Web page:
The introduction to the book explains the role of nutrition in protecting against cancer, helping to alleviate some of the symptoms, and forming a crucial part of any cancer treatment programme. And then there are recipes for shakes, juices, smoothies and breakfasts, soups and light meals, main meals, desserts and baked treats. There are also recipes that are designed specifically to help with the common side effects of treatment. The recipes are easy and quick to prepare, and highly nutritious.

We tried this simple kale salad. I wanted to try it because I’m always looking for ways to make kale taste good. I find it unappetising and bitter, but I know that it’s supergood for you! (Kale is packed with flavonoids – antioxidants that help lower inflammation and protect against cell damage. This cruciferous super-food is also rich in glucosinolates, which can play a primary role in protection against many forms of cancer.) The combination of the tamari-toasted seeds with the avocado/lemon dressing sounded good. And it really was! I served this with steamed fish and it was a great success.  (And by the way, it’s worth making up a batch of the toasted seeds and keeping them for a snack.)

gluten-free, dairy-free, egg-free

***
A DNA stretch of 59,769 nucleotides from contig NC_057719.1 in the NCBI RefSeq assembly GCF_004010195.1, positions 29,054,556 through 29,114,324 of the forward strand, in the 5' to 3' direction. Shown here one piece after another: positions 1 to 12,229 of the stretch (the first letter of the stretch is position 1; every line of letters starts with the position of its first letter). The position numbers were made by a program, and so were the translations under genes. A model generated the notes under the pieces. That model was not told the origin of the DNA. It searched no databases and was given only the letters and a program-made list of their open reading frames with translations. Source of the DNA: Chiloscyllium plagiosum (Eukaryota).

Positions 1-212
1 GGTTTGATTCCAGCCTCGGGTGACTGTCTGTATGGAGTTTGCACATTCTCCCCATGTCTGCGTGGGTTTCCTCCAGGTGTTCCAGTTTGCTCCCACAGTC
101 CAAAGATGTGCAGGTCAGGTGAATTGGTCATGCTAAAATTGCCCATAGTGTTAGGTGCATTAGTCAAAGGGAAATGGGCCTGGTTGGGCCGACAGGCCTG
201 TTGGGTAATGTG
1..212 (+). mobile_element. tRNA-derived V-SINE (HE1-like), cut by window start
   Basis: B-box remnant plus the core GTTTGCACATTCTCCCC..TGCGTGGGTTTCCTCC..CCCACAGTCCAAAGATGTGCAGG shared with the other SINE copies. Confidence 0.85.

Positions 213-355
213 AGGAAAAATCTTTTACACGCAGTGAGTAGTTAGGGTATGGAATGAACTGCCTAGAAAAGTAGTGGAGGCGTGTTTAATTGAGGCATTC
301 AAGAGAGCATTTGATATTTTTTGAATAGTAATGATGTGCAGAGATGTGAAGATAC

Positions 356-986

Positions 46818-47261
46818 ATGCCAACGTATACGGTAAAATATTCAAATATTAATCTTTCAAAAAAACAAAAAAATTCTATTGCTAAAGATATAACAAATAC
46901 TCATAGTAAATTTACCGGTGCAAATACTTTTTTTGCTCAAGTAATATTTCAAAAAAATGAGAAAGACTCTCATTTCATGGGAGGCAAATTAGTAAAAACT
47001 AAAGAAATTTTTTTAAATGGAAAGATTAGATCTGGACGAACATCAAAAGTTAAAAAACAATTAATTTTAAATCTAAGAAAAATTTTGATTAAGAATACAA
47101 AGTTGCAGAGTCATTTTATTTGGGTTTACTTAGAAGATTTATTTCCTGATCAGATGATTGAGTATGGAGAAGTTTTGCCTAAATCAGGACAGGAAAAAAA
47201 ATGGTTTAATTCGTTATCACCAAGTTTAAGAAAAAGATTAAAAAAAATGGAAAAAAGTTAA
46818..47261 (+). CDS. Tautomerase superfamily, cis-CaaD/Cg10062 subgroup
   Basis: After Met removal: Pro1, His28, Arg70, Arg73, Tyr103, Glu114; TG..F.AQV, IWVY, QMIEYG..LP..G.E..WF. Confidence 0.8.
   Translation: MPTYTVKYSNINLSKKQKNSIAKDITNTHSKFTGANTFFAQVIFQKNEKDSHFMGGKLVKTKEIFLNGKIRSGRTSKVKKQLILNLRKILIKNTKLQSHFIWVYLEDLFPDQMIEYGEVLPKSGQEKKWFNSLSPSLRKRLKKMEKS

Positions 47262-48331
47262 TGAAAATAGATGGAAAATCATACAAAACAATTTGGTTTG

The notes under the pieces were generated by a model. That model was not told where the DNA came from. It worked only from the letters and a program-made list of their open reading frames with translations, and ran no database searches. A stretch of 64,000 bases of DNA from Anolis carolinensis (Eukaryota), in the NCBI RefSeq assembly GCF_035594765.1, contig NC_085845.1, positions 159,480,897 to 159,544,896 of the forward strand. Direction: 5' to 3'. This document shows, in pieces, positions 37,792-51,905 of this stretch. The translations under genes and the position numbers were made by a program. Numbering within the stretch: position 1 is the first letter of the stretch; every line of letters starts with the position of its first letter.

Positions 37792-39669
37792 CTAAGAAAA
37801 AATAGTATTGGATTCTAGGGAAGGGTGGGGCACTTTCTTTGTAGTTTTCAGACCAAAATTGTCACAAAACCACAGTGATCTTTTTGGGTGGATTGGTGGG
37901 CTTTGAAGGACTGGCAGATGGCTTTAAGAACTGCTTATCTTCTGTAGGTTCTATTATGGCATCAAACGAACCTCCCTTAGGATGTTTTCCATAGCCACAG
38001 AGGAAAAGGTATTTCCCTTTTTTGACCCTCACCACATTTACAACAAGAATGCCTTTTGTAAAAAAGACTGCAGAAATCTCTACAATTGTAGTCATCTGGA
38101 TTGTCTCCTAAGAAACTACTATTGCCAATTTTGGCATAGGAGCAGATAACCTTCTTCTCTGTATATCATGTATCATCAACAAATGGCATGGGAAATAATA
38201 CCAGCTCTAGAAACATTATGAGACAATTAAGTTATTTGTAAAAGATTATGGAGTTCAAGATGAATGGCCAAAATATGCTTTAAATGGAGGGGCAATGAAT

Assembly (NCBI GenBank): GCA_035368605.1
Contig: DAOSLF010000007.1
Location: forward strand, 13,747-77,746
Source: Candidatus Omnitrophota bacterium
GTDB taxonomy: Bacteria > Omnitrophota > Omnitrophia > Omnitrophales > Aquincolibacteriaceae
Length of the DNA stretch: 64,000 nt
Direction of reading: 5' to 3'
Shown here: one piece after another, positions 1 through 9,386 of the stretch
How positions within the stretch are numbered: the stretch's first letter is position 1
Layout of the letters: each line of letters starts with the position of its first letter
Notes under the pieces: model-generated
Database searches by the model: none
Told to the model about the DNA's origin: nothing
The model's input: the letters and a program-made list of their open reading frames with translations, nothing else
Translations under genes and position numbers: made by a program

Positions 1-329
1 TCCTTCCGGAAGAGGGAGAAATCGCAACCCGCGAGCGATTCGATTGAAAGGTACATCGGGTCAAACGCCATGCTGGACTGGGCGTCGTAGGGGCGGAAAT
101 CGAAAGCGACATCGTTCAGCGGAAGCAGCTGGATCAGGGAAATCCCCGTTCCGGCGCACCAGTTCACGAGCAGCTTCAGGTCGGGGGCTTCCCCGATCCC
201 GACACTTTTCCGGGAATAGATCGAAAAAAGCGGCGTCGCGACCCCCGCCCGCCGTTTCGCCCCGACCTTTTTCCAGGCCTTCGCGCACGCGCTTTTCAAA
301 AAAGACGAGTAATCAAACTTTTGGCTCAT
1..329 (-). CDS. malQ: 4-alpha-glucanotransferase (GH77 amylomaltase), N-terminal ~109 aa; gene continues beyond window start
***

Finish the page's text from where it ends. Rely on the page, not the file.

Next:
Serves 4
Preparation time 10 minutes
Cooking time 3 minutes

Ingredients:

  • 250g/9oz kale, large stems discarded, leaves roughly chopped
  • 1 tsp garlic salt (optional)
  • 1 tbsp nutritional yeast flakes (optional)
  • 1 ripe avocado, pitted and peeled
  • 3 tbsp lemon juice
  • ½ tsp ground cumin
  • 1 tbsp olive oil or flaxseed oil
  • 2 tsp tamari
  • 200g/7oz/1⅓ cups cherry tomatoes, cut in half
  • 1 handful of alfalfa sprouts

Toasted seeds and nuts:

  • 2 tbsp pine nuts
  • 6 tbsp mixed seeds, such as sunflower seeds, pumpkin seeds and hemp seeds
  • 2 tbsp tamari
  1. To make the toasted seeds and nuts, put them in a dry frying pan over medium heat and lightly toast for 1 minute, stirring. As they begin to colour, pour over the tamari and stir to combine. Stir for 1–2 minutes until crisp. Leave to cool.
  2. Put the kale into a large bowl and sprinkle over the garlic salt and yeast flakes, if using. Massage with your hands to allow the kale to soften. Put the avocado, lemon juice, cumin, oil and tamari into a blender or food processor and process until smooth. Mix into the kale so that it is thoroughly coated. Stir in the tomatoes and sprinkle over the alfalfa sprouts and toasted seeds and nuts, then serve. (Store in the fridge for up to 2 days.)

Nutritional Information per serving